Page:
•Use the parts of the poem profiler on one of the sections of Tender Buttons to aid you assessing the form and tone. For Lowell, what are the "patterns" in the poem of that title? Give examples of patterns she might have been thinking about in the time the poem was written? How does Stein's work relate to Lowell's "Patterns"?
•Write a poem using a vocabulary of 6-8 words only as in "Very Fine is My Valentine"
•Try to write a Tender Buttons-style poem.
::Be sure to comment on your results and post to the listserv.


Sept. 20 6pm
Note: Armantrout is incliuded in the Hoover anthology
If you are able to go to the rearing
please comment on the list

Note also on  Sept. 26, 6pm
Tom Davaney book realease party at KWH

6. (Sept. 25) Poetry and Social Struggle, or the 30s forever

•Compare each poet in terms of familiar language/unfamiliar language: give examples.
•Discuss Lindsay's "Congo" in terms of its political and racial forms and contents; what is the social meaning of the rhythms?
•How does Sandburg's populism hold up in the early 21st century? What values is he articulating through his poems and what poetic devices does he use to achieve this? How about Ridge?
•Discuss the forms of the poems. What is the politics of the choice of forms?
Some key issues to conisder in this reading:
*choice of subject matter
*high culture/low culture: politics of reference/allusion
*politics of content/form/diction
*popularity/populism: complexity vs accessibility
*unintended difficulties: reading the work from the vantage of a different time
•Negation/Opposites: Negate every phrase or sentence in the poem or in some way substitute opposite words for selected words in the source text: "I went to the beach" becomes "I went to the office"; "I got up" becomes "She sat down"; "I will" become "I will note", etc.
•Write a political poem on a current issue.
::Be sure to comment on your results and post to the listserv.

7. (Sept. 27) Wallace Stevens and the Imagination of Imagination
Stevens in anthology. Focus: "Thirteen Ways of Looking at a Blackbird," "The Idea of Order at Key West," and "Not Ideas about the Thing But the Thing Itself" and "The Plain Sense of Things" (not in anthology)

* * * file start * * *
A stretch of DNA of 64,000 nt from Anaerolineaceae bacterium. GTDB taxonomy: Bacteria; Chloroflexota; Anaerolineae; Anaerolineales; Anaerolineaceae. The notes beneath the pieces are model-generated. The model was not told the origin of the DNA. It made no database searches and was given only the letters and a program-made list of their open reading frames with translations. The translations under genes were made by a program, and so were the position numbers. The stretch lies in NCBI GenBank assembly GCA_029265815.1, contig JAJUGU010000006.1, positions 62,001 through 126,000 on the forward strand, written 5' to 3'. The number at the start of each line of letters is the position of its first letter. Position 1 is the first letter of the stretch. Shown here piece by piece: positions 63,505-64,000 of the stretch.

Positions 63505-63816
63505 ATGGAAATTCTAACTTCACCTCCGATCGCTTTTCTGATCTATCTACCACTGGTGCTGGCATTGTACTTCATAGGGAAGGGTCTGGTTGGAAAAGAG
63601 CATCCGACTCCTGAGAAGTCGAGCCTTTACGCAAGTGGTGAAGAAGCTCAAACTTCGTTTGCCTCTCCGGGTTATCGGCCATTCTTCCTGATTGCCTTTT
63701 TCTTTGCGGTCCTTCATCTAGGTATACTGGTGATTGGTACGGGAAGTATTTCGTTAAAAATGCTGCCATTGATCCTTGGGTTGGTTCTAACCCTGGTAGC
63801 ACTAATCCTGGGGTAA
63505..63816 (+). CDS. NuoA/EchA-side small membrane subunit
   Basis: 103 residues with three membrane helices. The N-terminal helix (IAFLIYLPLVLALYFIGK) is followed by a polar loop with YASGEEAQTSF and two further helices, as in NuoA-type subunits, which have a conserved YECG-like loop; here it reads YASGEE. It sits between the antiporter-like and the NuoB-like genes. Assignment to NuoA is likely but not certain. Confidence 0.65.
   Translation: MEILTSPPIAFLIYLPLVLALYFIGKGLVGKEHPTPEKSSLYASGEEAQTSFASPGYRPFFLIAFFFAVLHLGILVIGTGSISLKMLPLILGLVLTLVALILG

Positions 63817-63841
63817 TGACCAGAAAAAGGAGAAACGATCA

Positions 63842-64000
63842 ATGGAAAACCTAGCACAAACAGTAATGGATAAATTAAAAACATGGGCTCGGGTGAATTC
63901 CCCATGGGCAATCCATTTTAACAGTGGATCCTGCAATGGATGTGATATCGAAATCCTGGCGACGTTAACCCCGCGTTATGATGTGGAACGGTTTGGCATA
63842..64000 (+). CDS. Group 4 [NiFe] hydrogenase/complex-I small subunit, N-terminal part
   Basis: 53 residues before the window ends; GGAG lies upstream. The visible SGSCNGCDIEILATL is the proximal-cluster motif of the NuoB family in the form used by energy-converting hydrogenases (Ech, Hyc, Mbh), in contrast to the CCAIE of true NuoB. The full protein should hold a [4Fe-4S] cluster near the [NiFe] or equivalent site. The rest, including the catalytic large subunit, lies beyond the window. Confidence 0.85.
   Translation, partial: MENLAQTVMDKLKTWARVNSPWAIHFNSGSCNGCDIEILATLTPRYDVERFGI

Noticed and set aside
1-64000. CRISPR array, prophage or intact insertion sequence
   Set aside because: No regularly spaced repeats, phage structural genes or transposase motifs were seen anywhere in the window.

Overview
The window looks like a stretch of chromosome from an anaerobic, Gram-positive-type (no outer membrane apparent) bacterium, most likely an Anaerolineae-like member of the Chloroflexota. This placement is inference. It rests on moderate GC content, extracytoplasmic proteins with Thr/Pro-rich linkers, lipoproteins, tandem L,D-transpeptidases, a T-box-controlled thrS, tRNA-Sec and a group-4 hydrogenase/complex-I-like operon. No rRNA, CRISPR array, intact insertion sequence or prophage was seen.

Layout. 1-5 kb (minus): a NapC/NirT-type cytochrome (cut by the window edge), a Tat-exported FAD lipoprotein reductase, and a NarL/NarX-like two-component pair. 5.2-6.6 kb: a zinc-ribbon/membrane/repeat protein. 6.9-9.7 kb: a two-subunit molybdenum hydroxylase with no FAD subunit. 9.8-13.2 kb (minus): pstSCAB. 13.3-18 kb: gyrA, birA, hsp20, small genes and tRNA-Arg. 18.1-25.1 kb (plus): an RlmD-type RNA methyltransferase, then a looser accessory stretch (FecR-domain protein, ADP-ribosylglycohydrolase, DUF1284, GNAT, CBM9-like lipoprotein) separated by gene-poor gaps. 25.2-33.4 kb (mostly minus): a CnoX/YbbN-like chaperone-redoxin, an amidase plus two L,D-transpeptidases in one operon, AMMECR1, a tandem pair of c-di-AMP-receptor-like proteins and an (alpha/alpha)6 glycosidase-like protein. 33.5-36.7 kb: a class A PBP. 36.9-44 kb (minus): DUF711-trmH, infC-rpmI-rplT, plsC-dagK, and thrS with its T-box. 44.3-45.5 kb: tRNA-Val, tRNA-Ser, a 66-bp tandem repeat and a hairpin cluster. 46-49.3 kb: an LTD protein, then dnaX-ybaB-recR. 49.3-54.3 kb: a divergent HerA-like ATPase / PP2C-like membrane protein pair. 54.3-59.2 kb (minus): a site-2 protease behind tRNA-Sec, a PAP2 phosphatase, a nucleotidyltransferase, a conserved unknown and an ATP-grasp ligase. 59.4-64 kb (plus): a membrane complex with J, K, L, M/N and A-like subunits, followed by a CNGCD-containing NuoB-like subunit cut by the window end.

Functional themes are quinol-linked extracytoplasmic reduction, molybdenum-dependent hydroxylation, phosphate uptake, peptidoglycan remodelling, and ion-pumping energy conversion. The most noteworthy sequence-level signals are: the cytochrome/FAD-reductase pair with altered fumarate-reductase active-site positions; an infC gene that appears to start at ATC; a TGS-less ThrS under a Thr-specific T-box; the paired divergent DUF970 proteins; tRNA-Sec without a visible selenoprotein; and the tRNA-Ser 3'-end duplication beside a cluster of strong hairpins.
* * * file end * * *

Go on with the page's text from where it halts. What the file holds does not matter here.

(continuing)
Audio: Stevens, "Idea of Order at Key West" (or streaming via Academy of American Poets Stevens page) and "Not Ideas about the Thing Itself ... ; video with Steven's voice of "The Snow Man." See also Jim Andrews's fantasia on the Steven's audio.
Extensions: "An Ordinary Evening in New Haven" (via LION) (not required!). Al Filreis's Stevens web page.
•Pick your favorite Stevens poem:: describe the sound of each (use the Profiler, without necessarily filling it out). What is the relation of the sound to the poem's theme or point-of-view?
•What is the "plain sense of things" in the poem of that title? What is "the thing itself" in "No Ideas about the Thing But the Thing Itself"? In "The Idea of Order at Key West": who is "she"? What is the idea of order? What is Stevens's sense of "reality"?
•Take one, two or three different poems and cut each somewhere in the middle, then recombine with the beginning parts following the ending parts.
•Acrostic chance: apply a Mac Low acrostic procedure to one poem (see Experiments, #4)
::Be sure to comment on your results and post to the listserv.

8. (Oct. 2)  & 9. (Oct. 4) Ezra Pound: Collage and Personae
Short introduction to Pound by Charles Bernstein (for after you read the poems)
Part I: anthology to p. 279 ; plus prose on p. 294-95 (web version of A Retrospect is somewhat longer) and "Moeurs Contemporains" at PEPC; "Cantico del Sole" at PEPC. Note: PEPC version of Hugh Selwyn Mauberly. Sources/Discussion for "Cantico."
AUDIO at PennSound: Cantico de Sole, Hugh Selwyn Mauberly, Moers Contemporaire, The Seafarer;